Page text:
Warmth: This, along with food and water, is considered an essential. Your situation might have advantages such as summer weather but it is best to be prepared to handle winter weather. Items that are unneeded are far better than items that are needed, but missing. Extra clothes can be important if your current attire is wet, but clothes can only work with the body heat you emit. Sometimes, especially in the cold, that’s not enough. Along with fire, other sources of heat can come from things like rechargeable hand warmers.

Food: Food and water are the two most essential items. Three days (per person) worth of food can cover most town-wide emergencies. It’s nice to think that there are highway stores to stop at but when you have thousands of unprepared people fleeing, these stores become less likely of an option in a short span of time. Humans can survive up to 3 weeks without food but the process leading up to the 3 weeks can leave you disoriented, unable to perform simple tasks, and less co-operative with others. All of this can be avoided with just a little bit of food on hand. Food with long lasting expiration dates mean you don’t have to constantly update your reserve, but even if you update it annually, most foods will last that long. Consider space though, you can get the same energy from an energy bar as a can of food but an energy bar takes less space and is lighter, meaning your 3-day supply can be covered with just a small supply of energy bars. Mountain House dehydrated food packs also take up very little room and you can get a good amount of food from it. A single mountain house tin will have you and others set.

Health: You more than likely won’t need a hospital’s worth of aid but it’s always good to have a decent health kit. In town-wide evacuations, you are more than likely going to encounter others who are more in need of aid than yourself. Having an ample kit can ensure you have what you need to take care of yourself, and others. Standard bandages, wraps, and antiseptic wipes are part of the basics.  You should also consider splints and small aiding instruments to expand the kinds of treatment you can offer. It’s also a huge benefit to gain and practice first aid knowledge because the tools alone can only go so far. Your skill in first aid will ultimately determine what kinds of options are available.

Light: This isn’t an emergency essential, but it is really convenient. Survival isn’t about who can survive on the least amount of items (though that kind of a challenge certainly builds primitive skills). Survival will more likely come in the form of being stuck on a highway or having to leave your town to a town a few hours away. The kits themselves are not about having what is needed to make a journey like that. They are about what you have available when a journey like that goes wrong. Light can help make performing tasks easier (when the sun goes down). Depending on the source, it can help with heat. It can also help with communication and getting noticed.

Safety: Protection against the elements is one thing. Protection against others is a different issue. While most emergencies can be handled without incident, this isn’t always the case. Keeping you and your loved ones safe is important and while it is less likely that you will be in danger from other people, if that ‘less likely’ scenario does happen, you will want to be prepared.

Shelter: The importance of shelter will vary upon circumstance. If you have a car, that alone can cover most shelter needs against the elements, but winter can pose a problem. Keeping the car heated uses gas which could be a problem if getting more gas is not an option. Having a tent/sleeping bag designed for handling winter weather means you can reserve your gas for other needs.  Town-wide emergencies have a different set of societal rules, which will vary pending on culture. In Canada, people tend to band together more in challenging situations. The Quebec ice storm, Fort McMurray fires and floods, and the Eastern three-day blackouts have all seen people interact more with each other, help each other out, and survive together. Preparing for yourself is a must, but if you have the room to prepare for more than yourself, you could be a personal hero to someone in need. Something to consider when choosing shelter options.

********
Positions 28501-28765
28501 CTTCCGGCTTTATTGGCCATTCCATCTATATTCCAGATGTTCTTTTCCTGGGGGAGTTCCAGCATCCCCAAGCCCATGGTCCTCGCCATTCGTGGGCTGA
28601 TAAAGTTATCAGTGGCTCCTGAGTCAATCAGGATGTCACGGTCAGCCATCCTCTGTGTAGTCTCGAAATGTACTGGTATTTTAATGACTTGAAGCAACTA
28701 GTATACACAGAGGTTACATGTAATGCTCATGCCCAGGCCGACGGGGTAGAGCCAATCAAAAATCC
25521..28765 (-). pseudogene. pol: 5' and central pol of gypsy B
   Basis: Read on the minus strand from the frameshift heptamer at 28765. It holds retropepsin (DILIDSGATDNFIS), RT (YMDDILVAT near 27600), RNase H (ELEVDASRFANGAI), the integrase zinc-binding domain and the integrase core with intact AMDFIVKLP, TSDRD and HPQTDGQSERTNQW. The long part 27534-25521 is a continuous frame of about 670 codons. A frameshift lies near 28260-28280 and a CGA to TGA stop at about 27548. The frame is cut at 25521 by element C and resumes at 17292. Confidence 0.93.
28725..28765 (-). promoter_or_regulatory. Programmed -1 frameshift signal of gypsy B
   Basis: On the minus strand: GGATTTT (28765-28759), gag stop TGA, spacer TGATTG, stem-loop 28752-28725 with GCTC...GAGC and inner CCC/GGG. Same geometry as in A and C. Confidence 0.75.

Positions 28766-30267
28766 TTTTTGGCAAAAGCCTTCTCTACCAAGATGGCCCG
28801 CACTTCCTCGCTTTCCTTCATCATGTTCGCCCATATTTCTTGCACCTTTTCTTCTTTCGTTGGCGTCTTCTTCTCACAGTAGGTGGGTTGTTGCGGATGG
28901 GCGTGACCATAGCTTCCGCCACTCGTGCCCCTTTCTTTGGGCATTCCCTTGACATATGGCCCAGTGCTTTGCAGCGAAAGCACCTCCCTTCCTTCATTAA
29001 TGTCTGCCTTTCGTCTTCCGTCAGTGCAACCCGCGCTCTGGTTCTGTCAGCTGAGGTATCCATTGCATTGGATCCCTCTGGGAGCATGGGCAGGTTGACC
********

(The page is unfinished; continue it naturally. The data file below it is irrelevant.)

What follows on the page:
Water: More essential than food. The average person can only live three days without water, but the effects of dehydration will affect all other aspects of survival including the ability to perform simple tasks. Though a town-wide evacuation might only consist of a traffic jam for a few hours, you don’t want to rely on that being the case. Even a two-liter bottle can make a difference between surviving comfortably and surviving at all. Sometimes, the unexpected can happen and we don’t have water readily available. Alternatives such as the LifeStraw and water purification tablets can make a simple puddle drinkable.

Entertainment: While among the lesser of the essential categories. Entertainment can help keep the mind occupied. A simple deck of cards can provide a variety of games. Music and video devices can also make coping more culpable, though power conservation may be an issue pending on circumstance.

Accessories: These are items that don’t really fit for a particular category. An axe, for example, isn’t directly related to food, fire, water, shelter, etc, but having one can increase your capabilities and the right tool can assist in several of the important categories (like using an axe to chop wood, chop materials for a shelter, weapon in hunting). Unlike a firestarter, whose direct usage is to produce fire, accessory items are meant to make tasks easier and expand your options.

While it would be ideal to cover all these areas in each kit (personal, car, bug-out bag), it is less likely that you will want to carry too many items in your personal kit as you would your car or your bug-out bag. Your car kit and bug-out bag should carry something to cover all areas though most important would be food, water, fire, and warmth and followed by shelter, safety, health, and communication with the lesser categories being energy (power), light, and entertainment.

Some may feel that shelter, communication, and health should be promoted to the top level of essentials but the situation I am envisioning is not a ‘lost in the woods’ or apocalyptic scenario. I’m basing this article and the essential priorities on a town-evacuation scenario where you will more likely be with others so communication becomes downgraded a bit. You aren’t any more likely to be injured than a normal day so health is demoted a bit but should still be considered important because you are more at risk than the average day.

I’ve put together samples of the kinds of things you would want in a personal survival kit, bug-out bag, and car survival kits.

Please click on the survival kit you would like to know more about

Personal Survival Kit
Bug-out Bag
Car Survival Kit